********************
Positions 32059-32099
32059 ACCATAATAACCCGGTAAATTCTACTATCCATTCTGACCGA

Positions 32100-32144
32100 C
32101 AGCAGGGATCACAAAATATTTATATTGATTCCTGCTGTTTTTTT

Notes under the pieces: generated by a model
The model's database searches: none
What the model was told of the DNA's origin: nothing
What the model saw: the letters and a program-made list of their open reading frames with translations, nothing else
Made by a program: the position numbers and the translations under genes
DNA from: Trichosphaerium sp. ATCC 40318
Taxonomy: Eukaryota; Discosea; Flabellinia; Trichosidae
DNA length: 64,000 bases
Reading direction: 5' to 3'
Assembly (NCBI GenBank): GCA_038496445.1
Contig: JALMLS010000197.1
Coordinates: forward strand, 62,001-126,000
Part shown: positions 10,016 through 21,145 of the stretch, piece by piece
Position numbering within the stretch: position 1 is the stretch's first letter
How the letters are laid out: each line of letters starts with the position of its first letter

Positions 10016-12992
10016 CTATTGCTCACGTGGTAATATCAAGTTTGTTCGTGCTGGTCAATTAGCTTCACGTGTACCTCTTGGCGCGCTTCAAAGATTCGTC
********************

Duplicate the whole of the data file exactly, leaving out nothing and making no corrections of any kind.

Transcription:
Positions 32059-32099
32059 ACCATAATAACCCGGTAAATTCTACTATCCATTCTGACCGA

Positions 32100-32144
32100 C
32101 AGCAGGGATCACAAAATATTTATATTGATTCCTGCTGTTTTTTT

Notes under the pieces: generated by a model
The model's database searches: none
What the model was told of the DNA's origin: nothing
What the model saw: the letters and a program-made list of their open reading frames with translations, nothing else
Made by a program: the position numbers and the translations under genes
DNA from: Trichosphaerium sp. ATCC 40318
Taxonomy: Eukaryota; Discosea; Flabellinia; Trichosidae
DNA length: 64,000 bases
Reading direction: 5' to 3'
Assembly (NCBI GenBank): GCA_038496445.1
Contig: JALMLS010000197.1
Coordinates: forward strand, 62,001-126,000
Part shown: positions 10,016 through 21,145 of the stretch, piece by piece
Position numbering within the stretch: position 1 is the stretch's first letter
How the letters are laid out: each line of letters starts with the position of its first letter

Positions 10016-12992
10016 CTATTGCTCACGTGGTAATATCAAGTTTGTTCGTGCTGGTCAATTAGCTTCACGTGTACCTCTTGGCGCGCTTCAAAGATTCGTC